Mayim Bialik's Harvey Weinstein comments came back to haunt her

In addition to Mayim Bialik's shaky stance on vaccines, "Jeopardy!" fans are calling for her resignation after pointing to her controversial 2017 op-ed for The New York Times, titled "Being a Feminist in Harvey Weinstein's World." In it, the actress recalled joining Hollywood in 1986 as a "prominent-nosed, awkward, geeky, Jewish 11-year-old" who made "conservative choices," like not accepting anyone "calling me 'baby' or demanding hugs on set." 

Bialik took a break from acting at 19 to pursue academia, but returned in her early 30s. Writing that it served her well "not being a 'perfect [10],'" she claimed to have "almost no personal experience with men asking me to meetings in their hotel rooms." The actress then seemingly went on to shame victims, writing how she makes choices that are "self-protecting and wise," like dressing "modestly" and not flirting. She continued by describing her own choices regarding sexuality. "I have decided that my sexual self is best reserved for private situations with those I am most intimate with," before concluding, "Nothing — absolutely nothing — excuses men for assaulting or abusing women. But we can't be naïve about the culture we live in."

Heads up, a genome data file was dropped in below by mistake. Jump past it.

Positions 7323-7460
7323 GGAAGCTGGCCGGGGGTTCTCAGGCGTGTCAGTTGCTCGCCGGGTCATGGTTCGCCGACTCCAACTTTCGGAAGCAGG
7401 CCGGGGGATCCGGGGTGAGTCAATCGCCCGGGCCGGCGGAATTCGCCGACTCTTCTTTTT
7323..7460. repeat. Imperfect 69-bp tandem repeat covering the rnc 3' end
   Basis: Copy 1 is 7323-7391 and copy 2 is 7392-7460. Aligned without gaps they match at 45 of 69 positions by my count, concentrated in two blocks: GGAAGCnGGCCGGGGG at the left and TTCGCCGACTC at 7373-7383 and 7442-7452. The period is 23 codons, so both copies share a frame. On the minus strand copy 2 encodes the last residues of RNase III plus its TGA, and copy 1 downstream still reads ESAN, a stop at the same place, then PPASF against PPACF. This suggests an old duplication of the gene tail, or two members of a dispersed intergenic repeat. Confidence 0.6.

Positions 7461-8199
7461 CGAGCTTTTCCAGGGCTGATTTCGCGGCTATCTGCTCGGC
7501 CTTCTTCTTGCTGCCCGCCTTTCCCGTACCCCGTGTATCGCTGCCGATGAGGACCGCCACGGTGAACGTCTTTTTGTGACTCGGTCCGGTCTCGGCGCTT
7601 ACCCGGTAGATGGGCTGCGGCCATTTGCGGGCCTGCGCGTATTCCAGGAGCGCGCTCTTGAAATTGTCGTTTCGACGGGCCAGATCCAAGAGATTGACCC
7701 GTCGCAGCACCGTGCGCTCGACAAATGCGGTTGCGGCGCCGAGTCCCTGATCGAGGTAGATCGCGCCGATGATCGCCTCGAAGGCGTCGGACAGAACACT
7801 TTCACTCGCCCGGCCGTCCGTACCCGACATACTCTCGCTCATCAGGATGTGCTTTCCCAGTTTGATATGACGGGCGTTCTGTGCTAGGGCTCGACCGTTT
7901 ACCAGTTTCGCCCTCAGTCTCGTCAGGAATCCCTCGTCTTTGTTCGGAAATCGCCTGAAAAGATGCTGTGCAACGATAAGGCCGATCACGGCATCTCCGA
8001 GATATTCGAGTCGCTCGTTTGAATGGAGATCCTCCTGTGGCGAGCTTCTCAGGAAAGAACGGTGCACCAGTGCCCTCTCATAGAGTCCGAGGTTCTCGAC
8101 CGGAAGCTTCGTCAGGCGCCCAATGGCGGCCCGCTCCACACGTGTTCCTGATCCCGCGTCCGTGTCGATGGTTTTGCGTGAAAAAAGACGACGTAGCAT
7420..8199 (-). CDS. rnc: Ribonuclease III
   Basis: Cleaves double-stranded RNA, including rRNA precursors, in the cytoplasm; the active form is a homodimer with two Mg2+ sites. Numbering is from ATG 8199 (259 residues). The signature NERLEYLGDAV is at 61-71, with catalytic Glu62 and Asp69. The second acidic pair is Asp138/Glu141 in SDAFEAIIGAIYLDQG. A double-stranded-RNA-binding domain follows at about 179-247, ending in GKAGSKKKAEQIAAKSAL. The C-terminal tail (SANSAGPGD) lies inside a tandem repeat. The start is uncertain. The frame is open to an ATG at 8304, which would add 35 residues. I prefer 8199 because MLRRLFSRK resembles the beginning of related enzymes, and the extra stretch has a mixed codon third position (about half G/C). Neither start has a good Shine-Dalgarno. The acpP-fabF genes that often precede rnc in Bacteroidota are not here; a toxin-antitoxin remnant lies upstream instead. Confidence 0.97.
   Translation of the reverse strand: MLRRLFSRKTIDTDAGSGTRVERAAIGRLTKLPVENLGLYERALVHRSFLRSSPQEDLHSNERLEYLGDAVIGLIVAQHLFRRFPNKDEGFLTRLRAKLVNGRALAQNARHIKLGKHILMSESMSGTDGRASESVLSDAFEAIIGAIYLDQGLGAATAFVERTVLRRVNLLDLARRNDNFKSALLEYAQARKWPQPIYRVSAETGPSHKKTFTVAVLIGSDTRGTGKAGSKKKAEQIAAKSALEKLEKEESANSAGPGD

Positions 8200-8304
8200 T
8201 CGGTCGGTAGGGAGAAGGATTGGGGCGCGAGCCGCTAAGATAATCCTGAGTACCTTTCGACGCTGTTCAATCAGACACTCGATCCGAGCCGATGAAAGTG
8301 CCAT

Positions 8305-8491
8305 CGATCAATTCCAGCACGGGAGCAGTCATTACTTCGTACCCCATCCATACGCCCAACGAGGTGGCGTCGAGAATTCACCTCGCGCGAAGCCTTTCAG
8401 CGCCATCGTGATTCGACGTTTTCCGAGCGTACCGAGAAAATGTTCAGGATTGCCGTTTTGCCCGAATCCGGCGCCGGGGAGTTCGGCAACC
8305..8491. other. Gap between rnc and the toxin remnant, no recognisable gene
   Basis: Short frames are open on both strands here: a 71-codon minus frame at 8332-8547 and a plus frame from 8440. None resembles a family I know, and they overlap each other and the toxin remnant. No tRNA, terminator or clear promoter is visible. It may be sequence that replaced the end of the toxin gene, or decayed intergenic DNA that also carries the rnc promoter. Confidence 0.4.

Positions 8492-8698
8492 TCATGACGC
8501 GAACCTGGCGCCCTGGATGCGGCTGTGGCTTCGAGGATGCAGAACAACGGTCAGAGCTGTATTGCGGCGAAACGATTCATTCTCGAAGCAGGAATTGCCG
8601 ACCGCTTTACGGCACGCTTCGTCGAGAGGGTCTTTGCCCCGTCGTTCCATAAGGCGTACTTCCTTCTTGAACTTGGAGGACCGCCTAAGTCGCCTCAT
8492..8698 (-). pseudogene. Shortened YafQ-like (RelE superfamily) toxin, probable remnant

Bialik tweeted an apology days later, saying she was "very sorry" and clarifying, "You are never responsible for being assaulted."

Jeopardy! is sticking by Mayim Bialik

Following Mike Richards' announcement that he would be stepping down as "Jeopardy!" host, the network returned to its search for Alex Trebek's successor. In the meantime, Sony Pictures Television announced that, rather than halt production, Mayim Bialik would tape three-weeks worth of episodes, per People, for a total of 15 episodes, despite the mounting controversy surrounding the actress. As it stands, the show is set to kick off its 38th season on September 13. And, following the actress' run, execs plan to tap a new round of guest hosts before introducing the world to a new permanent host, hopefully for real. What's more, the five episodes that Mike Richards taped before handing in his resignation as host — and his later termination from his executive producer duties — will also air, per The Wrap.

So how can "Jeopardy!" fix this hosting mess? According to fans (including Ryan Reynolds), the show should hire LeVar Burton. But the "Reading Rainbow" host's future on "Jeopardy!" is uncertain, as TMZ recently reported that he was never seriously considered for the role, despite his fans' take on an incredibly successful guest run.